The Bavarian Inn in Frankenmuth has been serving up family-style chicken dinners since the 1900s. (Hope O'Dell)
The Bavarian Inn in Frankenmuth has been serving up family-style chicken dinners since the 1900s. (Hope O'Dell)

FRANKENMUTH—Once a year, for as long as I can remember, my brother and I were picked up from school by our grandparents to make the 45-minute drive from Midland to Frankenmuth for a traditional chicken dinner.

We’d stop first at Bronner’s, where I’d agonize over which ornament to get, my family’s growling stomachs making my indecision more and more pronounced with each passing minute. (I am currently the proud owner of six guitar ornaments, all purchased during my years-long quest to convince my parents to get me a real one, but before I ever touched a guitar.)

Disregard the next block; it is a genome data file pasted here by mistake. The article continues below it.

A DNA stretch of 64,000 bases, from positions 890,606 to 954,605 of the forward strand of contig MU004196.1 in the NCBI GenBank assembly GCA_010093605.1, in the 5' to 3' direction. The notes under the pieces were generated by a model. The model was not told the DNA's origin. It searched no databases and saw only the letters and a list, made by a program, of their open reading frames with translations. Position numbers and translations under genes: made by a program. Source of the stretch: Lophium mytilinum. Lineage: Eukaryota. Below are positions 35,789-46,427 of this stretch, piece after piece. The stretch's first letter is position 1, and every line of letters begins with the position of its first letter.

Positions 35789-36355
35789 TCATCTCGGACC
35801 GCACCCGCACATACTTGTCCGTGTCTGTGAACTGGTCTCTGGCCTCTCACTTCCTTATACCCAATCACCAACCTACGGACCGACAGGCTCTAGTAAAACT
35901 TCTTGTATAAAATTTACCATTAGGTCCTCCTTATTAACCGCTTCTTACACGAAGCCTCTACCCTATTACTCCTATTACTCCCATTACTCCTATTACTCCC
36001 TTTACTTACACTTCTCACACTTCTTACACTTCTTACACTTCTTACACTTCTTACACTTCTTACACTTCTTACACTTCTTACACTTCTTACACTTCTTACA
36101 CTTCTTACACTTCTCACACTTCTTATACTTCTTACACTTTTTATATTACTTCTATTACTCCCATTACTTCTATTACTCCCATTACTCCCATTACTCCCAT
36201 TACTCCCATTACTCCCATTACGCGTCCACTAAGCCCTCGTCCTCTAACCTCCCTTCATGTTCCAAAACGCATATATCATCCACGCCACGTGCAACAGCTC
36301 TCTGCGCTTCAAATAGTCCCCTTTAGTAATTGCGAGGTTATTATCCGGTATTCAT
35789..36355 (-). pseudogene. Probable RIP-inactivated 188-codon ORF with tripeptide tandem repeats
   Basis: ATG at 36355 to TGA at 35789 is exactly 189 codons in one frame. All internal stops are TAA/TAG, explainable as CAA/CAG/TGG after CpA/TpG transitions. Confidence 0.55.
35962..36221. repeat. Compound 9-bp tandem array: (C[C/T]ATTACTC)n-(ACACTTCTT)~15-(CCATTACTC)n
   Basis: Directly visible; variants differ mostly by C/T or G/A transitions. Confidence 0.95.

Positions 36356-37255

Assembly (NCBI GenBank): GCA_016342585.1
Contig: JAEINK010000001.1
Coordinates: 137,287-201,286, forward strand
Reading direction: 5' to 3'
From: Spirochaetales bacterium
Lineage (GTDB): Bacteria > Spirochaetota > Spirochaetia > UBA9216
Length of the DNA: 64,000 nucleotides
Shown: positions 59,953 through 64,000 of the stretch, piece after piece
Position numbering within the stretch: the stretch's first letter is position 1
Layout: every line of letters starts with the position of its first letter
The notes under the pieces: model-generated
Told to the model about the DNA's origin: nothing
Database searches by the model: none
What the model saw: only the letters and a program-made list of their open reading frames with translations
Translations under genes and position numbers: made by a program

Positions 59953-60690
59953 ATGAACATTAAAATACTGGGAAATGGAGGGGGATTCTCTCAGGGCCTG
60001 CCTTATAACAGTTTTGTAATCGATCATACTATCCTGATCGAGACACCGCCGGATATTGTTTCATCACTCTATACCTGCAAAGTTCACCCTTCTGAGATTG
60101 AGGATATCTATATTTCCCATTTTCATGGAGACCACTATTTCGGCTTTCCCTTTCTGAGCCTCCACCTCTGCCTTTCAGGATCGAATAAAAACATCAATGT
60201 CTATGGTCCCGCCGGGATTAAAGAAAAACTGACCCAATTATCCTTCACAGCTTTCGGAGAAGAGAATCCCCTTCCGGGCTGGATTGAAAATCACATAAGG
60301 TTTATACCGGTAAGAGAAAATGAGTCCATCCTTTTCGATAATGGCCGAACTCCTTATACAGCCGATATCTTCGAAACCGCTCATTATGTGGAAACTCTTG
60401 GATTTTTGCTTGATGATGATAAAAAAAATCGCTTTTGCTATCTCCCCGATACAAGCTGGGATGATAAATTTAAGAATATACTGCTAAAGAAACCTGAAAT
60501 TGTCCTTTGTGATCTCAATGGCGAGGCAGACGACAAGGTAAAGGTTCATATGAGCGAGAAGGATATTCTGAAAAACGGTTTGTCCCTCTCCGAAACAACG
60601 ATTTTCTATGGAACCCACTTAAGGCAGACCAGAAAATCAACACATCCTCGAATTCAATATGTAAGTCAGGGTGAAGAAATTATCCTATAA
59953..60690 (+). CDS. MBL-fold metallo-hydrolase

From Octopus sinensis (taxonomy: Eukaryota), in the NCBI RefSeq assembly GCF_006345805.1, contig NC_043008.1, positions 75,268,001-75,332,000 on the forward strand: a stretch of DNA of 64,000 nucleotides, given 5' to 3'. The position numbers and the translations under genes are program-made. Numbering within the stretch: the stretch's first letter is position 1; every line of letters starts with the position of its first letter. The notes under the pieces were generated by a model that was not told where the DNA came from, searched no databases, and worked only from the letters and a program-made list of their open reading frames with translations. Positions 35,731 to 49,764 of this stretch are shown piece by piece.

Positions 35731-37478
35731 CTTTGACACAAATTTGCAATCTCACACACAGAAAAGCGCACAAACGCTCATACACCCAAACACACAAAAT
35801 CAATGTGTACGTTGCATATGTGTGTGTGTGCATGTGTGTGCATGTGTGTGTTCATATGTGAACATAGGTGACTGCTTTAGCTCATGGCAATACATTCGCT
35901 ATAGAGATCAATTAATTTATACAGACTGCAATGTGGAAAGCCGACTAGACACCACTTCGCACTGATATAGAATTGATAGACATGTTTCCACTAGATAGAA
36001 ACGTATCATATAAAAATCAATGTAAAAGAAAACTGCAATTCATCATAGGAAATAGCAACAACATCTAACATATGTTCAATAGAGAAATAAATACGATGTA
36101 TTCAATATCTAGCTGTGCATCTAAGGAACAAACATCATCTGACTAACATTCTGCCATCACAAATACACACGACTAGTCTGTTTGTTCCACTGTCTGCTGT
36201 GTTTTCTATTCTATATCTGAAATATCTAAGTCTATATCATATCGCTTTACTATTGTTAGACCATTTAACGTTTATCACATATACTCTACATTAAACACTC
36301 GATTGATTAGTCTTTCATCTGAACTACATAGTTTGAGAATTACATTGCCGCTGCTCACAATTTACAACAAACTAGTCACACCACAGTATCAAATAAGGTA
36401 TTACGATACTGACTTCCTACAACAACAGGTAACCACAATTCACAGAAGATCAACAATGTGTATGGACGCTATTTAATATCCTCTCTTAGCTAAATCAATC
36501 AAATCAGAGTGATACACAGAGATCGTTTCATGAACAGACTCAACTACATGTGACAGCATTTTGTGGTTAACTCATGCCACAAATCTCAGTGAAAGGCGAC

Then we’d head over to the main attraction: The Bavarian Inn, where a family-style chicken dinner was the star of the show. As a vegetable-averse elementary schooler, I viewed their Famous Frankenmuth Chicken combination as the perfect meal—fried chicken, buttered noodles, buttered mashed potatoes, and homemade ice cream. Were there vegetables on the table? Probably, but I certainly didn’t touch them. 

Now a recent college graduate with a full-time job, this holiday season seemed like the right time to introduce Frankenmuth to my girlfriend, Julia. A Florida native, Julia had never been to “Michigan’s Little Bavaria.” So a couple weeks ago, we hit the road to find out if my family’s holiday chicken tradition was genuinely great—or just a great memory.   

When we arrived for our dinner at 5 p.m., we quickly noticed that we were the only diners under the age of 65. Directly across from our table was an older couple playfully bickering with their waitress over whether they had room for dessert, and behind us was a white-haired gentleman mulling over a pitcher of dark beer.  Despite the average age of the crowd, all of the diners at The Bavarian Inn seemed to be having a nice time, so Julia and I chalked it up to the early hour and opened our menus.